Sheep and goats grazing on a nearby mountain

A few minutes later we noticed some sheep and goats grazing just across the river and two shepherds in their dera which Rana knew. They welcomed us with some of their chai which had enough goat ghee and sugar to give any non-Gaddi person diabetes in a few weeks. But these people stay skinny and healthy due to all the work they do. They were in process of preparing lunch when we arrived and served some for us. It was again ghee served with some rice and daal. There was some dessert too but I remember it only vaguely. They get a lot of milk from goats and sheep which they can’t store. So it is usually turned in to ghee and consumed liberally. I was finding it a bit difficult just to breathe properly at this altitude but Rana kept smoking one bidi after another. The dera had one old hukkah which he prepared and smoked as shown in this video.

They had harvested a prickly herb which has many uses in Indian medicine and were drying it in sun. I cannot remember it’s name right now . Just touching it put quite a few prickly spines in the skin.I requested to take a few pictures but both of them wanted to wear something on their heads. One of them could not find his, so I lent him mine. We left a few minutes later after thanking them for the hospitality.

They had told Rana about another dera a few hours hike from theirs and he was keen to reach there before it got dark. But I was getting tired and was walking almost 200-300 meters behind him. At this time, I saw what seemed to be a large bird sitting on a ledge. With sun in front it was only an outline and I got excited thinking that I finally found a Himalayan Griffon perching at such a close distance. Eventually it turned out to be Rana partially hidden behind a rock smoking another one of his bidis. It was a bit of disappointment as I didn’t see any other wild bird or animal during rest of trek, even though there were footmarks and burrows every now and then. We managed to reach another dera before sunset. It had 3 shepherds who were in the process of gathering their flock and preparing dinner. I wanted to have a taste of my own MRE, but they insisted I eat with them. I sat in their dera as they cooked their food on a stone chulha (stove). It was simple daal roti, but a lot of it. I was surprised to see skinny people like them eating so much. When I requested them to pose for pictures, 2 of them got their better caps out.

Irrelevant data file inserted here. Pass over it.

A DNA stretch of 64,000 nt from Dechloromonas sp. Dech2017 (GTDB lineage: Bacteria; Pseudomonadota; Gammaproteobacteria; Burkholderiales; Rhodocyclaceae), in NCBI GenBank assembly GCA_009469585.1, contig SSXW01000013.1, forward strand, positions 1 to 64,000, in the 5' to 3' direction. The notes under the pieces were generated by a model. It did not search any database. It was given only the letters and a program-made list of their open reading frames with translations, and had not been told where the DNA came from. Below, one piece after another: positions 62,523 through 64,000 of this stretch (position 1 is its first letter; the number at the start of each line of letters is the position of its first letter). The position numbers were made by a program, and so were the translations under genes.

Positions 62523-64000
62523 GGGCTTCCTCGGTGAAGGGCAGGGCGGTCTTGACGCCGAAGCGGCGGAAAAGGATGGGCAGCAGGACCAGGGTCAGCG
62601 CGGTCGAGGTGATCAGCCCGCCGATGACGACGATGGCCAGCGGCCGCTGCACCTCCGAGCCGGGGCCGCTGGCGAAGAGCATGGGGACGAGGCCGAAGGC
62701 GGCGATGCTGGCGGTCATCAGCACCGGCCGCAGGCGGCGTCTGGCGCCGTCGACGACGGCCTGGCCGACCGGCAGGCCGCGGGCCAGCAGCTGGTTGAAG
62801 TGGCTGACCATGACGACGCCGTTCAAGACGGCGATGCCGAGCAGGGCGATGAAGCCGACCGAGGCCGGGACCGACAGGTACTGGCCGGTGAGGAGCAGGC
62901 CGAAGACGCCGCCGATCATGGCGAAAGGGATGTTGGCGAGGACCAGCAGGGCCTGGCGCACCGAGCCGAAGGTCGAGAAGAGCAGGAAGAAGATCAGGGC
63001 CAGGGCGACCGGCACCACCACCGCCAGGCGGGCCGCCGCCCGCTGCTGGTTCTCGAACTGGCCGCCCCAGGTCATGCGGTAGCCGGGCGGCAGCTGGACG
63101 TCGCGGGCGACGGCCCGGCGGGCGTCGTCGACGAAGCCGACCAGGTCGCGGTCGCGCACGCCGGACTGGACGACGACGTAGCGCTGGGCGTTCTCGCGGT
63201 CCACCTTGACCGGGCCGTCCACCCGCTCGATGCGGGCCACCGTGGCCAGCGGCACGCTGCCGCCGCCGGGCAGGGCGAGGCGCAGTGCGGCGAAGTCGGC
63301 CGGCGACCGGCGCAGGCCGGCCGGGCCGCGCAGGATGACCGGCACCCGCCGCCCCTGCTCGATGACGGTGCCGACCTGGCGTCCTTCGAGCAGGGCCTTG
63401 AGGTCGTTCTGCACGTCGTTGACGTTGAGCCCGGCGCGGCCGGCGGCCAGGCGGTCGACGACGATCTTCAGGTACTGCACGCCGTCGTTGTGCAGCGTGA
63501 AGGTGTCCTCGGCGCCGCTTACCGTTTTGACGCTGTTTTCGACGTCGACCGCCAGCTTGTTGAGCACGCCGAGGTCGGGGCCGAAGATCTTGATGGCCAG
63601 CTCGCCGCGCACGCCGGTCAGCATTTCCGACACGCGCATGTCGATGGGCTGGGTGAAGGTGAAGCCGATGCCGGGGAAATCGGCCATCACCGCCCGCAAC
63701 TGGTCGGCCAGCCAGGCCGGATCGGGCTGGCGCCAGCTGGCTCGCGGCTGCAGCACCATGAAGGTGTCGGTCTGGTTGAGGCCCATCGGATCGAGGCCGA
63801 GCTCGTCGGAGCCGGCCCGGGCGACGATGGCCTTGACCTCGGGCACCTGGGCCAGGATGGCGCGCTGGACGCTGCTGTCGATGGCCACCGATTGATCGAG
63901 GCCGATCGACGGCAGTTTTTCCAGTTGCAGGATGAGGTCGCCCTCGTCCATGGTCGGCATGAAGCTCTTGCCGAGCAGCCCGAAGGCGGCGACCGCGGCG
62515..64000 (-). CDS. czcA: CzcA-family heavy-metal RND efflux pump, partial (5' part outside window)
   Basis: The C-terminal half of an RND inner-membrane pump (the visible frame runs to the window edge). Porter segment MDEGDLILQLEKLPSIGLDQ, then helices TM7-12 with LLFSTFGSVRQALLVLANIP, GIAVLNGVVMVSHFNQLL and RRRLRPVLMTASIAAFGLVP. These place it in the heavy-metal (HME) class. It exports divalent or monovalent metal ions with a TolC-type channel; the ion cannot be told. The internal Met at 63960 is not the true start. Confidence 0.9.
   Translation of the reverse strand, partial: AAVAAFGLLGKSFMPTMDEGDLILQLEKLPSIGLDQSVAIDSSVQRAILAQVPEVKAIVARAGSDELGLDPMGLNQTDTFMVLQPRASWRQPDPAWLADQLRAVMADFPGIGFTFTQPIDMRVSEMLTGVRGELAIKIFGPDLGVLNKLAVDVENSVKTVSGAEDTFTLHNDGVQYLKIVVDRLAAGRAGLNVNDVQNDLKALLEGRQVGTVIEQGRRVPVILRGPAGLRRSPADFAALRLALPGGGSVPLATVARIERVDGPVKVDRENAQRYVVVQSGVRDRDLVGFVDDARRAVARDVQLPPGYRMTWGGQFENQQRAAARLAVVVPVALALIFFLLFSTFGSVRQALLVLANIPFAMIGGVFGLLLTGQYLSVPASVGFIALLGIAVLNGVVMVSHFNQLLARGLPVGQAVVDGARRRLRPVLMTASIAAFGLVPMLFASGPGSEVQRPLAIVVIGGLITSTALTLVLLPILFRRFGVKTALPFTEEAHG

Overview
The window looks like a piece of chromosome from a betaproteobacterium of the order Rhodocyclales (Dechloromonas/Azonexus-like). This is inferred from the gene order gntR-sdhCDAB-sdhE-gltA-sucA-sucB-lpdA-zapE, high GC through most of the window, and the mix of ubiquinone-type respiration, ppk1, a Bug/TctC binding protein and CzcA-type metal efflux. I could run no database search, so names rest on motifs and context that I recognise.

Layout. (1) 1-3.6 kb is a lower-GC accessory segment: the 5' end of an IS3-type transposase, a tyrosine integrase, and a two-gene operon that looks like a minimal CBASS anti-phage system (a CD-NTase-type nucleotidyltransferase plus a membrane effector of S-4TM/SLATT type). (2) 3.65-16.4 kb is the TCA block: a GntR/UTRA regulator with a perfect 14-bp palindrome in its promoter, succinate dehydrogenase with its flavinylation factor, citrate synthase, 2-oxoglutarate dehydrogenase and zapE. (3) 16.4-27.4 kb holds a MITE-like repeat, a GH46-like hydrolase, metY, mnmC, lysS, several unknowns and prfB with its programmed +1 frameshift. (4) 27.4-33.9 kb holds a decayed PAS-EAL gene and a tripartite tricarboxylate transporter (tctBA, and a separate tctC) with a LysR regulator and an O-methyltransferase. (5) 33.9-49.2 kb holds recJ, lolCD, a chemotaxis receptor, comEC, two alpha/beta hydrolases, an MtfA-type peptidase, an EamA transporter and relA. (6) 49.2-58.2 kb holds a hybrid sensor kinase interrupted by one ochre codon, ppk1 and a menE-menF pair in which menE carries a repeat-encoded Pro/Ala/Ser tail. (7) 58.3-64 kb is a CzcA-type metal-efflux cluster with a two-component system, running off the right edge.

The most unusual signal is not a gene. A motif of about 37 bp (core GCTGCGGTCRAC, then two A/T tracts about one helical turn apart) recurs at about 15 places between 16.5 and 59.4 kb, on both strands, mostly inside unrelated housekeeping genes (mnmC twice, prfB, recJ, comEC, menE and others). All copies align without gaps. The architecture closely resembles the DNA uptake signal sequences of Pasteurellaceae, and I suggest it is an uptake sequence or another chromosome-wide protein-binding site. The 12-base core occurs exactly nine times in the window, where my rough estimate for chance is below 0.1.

A shepherd dog

For a change, I managed to setup my tent quite easily. But it was on a surface full of rocks and it took some time for me to get comfortable enough to sleep. There was not much plain enough space and it was getting too dark for me to find a better spot.

We started early next morning and noticed a few caves not far from river bank. A lot of them were collapsed or full of rubble and looked quite unsafe to take shelter unless one had no other option. These were marked on the map I was carrying and apparently some trekkers had used them in past. Walking for about 1 hour brought us to our 2nd water crossing. We climbed down a steep slope with loose gravel and I slipped a couple of times. The stream was wider and less fast than the last one, but it was supposed to have more water with sun getting higher. There were marks of more flow from previous day all over. The water there was deeper for most part, sometimes reaching up to well above my knees but we crossed it without much difficulty. As with the previous one, Rana crossed first with my camera and I followed once he got to other side.

Quite a lot of Unnamed mountain peaks and glaciers